Excellent Quora Q & A: “What is happening to Couchsurfing?”

(The post below is taken verbatim and in full from http://www.quora.com/CouchSurfing/What-is-happening-to-Couchsurfing. The author of the post is anonymous and while his/her post is an opinion piece, as opposed to objective, I think it’s a good summary and explanation of what’s been going on. I recommend checking out the link above to see how other people, including the author, Peter, of “Couchsurfing: The Meltdown Continues” and CS employee Sam Houston, has responded.

Another good opinion Quora post is here.)


Question prompted by this critical piece: Couchsurfing: The Meltdown Continues

Benchmark Capital is trying to turn a bottom-up social phenomenon into a top-down, professionally managed Internet “Product”.

The old Couchsurfing thrived with a very haphazard and underfunded management structure precisely because local volunteers around the world believed they were part of a cause bigger than profit. Local collectives were highly tied to their local communities.

The “bottom-up” folks aren’t happy about this. In the grand scheme of things, management doesn’t care. Management will say they care, but they only care to the extent that they can transition smoothly.  An organization where the ground-level decision are made by autonomous volunteers is not compatible with a high market valuation.

The goal is to manage PR well enough to avoid meltdown long enough to get rid of all the noisy troublemakers, while growing userbase enough to show the market the numbers they want to see.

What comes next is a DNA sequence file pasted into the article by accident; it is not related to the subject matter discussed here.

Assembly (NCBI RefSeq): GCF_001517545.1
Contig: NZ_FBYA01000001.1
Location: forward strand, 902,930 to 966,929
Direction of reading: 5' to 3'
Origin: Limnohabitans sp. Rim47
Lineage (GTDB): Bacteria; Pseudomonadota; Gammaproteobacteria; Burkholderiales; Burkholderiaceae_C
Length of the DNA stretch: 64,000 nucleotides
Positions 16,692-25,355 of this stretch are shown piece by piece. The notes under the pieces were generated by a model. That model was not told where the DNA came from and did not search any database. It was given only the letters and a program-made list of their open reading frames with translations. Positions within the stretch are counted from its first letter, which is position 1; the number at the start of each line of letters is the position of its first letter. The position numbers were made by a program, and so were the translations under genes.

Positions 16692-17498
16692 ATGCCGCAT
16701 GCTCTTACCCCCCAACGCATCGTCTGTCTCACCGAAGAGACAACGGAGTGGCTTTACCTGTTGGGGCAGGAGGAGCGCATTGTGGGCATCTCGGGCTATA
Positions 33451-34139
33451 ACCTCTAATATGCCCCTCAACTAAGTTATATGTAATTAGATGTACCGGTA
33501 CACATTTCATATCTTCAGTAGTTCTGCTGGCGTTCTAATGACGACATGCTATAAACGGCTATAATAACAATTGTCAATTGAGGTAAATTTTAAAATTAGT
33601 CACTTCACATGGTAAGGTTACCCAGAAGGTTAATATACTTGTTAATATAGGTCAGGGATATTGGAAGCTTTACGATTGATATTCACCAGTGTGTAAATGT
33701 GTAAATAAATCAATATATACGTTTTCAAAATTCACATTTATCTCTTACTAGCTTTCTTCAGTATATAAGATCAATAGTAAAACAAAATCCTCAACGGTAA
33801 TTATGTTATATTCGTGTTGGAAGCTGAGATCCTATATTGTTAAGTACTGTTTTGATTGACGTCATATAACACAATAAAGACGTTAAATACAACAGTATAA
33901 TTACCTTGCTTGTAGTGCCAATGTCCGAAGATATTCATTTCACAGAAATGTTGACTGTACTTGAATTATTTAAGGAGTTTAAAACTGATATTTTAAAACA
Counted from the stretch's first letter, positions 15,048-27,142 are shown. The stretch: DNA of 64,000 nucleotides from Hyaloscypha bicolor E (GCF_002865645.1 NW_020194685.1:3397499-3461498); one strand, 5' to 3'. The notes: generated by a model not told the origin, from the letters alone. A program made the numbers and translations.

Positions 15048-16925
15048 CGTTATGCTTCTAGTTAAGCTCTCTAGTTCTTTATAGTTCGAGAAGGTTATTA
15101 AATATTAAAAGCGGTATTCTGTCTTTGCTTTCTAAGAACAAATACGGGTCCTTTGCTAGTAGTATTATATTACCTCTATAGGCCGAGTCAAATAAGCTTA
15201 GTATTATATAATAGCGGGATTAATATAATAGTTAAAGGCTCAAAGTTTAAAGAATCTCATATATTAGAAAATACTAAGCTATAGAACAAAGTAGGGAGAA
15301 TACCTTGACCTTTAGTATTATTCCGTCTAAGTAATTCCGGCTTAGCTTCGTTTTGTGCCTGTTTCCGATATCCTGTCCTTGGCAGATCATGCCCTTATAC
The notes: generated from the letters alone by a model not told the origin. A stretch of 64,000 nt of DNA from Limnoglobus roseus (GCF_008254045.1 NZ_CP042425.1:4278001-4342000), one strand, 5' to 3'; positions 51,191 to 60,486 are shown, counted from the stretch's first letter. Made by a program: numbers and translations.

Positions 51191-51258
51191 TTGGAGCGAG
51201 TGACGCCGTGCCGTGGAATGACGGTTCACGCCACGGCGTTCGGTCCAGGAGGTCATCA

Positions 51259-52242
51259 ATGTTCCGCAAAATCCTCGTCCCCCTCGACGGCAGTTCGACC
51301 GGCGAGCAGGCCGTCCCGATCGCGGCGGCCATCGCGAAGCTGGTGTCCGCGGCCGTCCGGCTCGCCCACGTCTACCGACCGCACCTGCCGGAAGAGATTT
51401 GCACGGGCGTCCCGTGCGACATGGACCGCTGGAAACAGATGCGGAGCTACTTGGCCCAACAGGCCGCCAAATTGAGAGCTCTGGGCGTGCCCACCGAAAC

The ultimate goal will be to be acquired or go public right at the peak of user growth, just like MySpace. VC and MBA types are clueless when it comes to judging the true health and stability of a social network. They understand “metrics” not “quality human interaction”. But that doesn’t matter as capital markets and large acquiring corporations are even more clueless.

The technical architecture of the new systems is much better, but paradoxically the “professional” product development process fixes things that were broken on purpose. In other words, Couchsurfing evolved around certain quirks and inefficient processes that actually became critical to the health of the social trust platform.

All of the original staff and founders have been fired or placed in gilded cages. They did not leave voluntarily. The most active volunteers in the organization are the most upset. A newly hired “community manager” is tasked with managing blowback on all social media platforms. That should tell you what is really going on.

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